These open up higher pay for the RN that may not be attainable if they stay exclusively in an NP clinical role.
What Is the Best Nursing Field for RNs?
The best nursing field is one where you can thrive in your nursing role. If it’s not a good fit for you, then it’s not the best. Factors like pay, hours, responsibilities, level of physical fitness required, where the nursing jobs are located, and more can influence whether it’s the best.
With that said, according to NurseJournal.org, the best based on pay alone are the top 10 as follows, not necessarily in this order:
- Informatics Nurse
- Nurse Anesthetist
- Psychiatric Mental Health
- Nurse Practitioner
- Nurse Midwife
- Family Nurse Practitioner
- Clinical Nurse Specialist
- Travel Nurse
- Nurse Researcher
What Type of RN is Most in Demand & What Do They Do?
Various nursing fields are taking off. Some of the fastest-growing nursing roles include these specialties.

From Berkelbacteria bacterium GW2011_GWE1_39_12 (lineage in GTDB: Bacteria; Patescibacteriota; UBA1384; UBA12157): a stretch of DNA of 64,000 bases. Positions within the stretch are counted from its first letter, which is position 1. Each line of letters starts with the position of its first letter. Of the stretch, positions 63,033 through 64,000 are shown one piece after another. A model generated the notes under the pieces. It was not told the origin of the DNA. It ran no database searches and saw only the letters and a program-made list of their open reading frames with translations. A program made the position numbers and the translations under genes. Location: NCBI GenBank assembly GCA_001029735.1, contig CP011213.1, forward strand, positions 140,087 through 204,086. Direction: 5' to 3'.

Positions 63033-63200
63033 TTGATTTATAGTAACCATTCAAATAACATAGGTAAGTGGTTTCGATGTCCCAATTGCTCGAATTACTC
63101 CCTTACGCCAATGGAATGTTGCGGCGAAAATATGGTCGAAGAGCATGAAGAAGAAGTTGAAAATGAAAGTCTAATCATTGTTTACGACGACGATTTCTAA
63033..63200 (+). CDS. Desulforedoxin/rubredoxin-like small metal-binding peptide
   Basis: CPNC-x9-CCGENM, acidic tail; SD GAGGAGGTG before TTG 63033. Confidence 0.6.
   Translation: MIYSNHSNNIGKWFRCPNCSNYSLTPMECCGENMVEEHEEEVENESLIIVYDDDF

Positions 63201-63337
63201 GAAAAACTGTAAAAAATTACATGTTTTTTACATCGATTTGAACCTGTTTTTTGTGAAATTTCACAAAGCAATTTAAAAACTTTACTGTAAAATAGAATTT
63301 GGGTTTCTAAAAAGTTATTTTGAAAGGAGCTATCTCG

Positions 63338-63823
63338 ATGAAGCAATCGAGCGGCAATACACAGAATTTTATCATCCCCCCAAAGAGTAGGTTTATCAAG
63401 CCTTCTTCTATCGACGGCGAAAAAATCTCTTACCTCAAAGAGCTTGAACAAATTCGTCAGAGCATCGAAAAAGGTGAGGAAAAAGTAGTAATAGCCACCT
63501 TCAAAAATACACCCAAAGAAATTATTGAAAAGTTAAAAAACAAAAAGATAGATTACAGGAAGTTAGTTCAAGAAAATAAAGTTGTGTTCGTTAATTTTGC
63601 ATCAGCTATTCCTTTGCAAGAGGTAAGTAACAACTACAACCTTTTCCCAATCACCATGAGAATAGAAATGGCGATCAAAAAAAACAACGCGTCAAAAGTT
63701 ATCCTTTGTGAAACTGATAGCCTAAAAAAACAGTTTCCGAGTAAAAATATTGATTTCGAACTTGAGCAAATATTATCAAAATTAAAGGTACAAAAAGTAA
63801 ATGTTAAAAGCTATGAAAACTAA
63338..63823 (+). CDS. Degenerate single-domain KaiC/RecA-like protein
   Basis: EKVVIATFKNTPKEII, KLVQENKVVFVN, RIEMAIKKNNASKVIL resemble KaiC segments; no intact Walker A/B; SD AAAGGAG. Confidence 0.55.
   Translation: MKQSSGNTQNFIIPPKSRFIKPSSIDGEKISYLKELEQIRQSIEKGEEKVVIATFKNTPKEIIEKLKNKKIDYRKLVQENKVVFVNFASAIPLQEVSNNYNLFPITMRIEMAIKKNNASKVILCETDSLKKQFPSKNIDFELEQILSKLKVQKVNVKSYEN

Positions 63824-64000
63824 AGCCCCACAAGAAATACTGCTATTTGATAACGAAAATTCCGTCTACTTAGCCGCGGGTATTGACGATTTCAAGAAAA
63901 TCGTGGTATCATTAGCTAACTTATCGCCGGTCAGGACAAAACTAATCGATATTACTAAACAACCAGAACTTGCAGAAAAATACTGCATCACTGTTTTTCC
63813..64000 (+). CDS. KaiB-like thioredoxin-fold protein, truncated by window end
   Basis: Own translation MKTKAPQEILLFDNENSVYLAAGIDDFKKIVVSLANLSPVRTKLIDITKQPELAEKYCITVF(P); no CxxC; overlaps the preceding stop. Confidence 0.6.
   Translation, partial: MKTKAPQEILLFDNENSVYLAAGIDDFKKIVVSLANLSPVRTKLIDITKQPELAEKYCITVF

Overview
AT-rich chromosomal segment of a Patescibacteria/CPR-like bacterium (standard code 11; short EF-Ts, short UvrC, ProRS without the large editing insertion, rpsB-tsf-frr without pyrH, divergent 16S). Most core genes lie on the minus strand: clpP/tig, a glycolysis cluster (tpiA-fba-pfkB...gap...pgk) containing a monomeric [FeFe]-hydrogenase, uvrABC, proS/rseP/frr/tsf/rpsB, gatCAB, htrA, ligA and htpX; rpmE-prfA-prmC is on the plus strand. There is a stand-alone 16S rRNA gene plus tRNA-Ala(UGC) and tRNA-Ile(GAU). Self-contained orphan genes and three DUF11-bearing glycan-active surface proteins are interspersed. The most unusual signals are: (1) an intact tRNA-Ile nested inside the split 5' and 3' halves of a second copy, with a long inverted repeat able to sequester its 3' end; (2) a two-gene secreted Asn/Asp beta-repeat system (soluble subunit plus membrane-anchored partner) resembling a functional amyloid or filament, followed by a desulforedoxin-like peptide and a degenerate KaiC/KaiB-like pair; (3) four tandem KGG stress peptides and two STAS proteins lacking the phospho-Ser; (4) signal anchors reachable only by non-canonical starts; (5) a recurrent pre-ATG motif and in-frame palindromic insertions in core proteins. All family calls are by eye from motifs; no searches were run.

1. Nurse Anesthetist
A nurse anesthetist will administer pain medication including those that “put people to sleep” for a procedure. They work closely with an anesthesiologist (a medical doctor) who determines how much anesthesia a person needs. The anesthetist monitors patients’ vital signs during surgery and in the recovery room, similar to an Anesthesiologist. They may also educate the patient about the types of anesthesia, risks, and what to expect. A nurse Anesthetist will need an RN license and a minimum of an MSN that specializes in anesthesiology. They must acquire a license to become Nurse Anesthetists. This nursing professional consistently ranks as the highest-paid nurse with an average base pay of $168, 241 per year, according to Payscale data.
2. Psychiatric Nurse Practitioner
This nurse can do anything a nurse practitioner can do but in a mental health setting. They often work with people with dementia, mood disorders, and addiction. You need at least an MSN and an RN license. You’ll need to complete a nurse practitioner program that focuses on mental health.
3. Trauma Nurse / Critical Care Nurse
You’ll work with an emergency response team caring for someone who is in critical condition or unstable. You’ll be trained to treat a trauma patient. You may administer pain meds, wound care, and blood transfusions.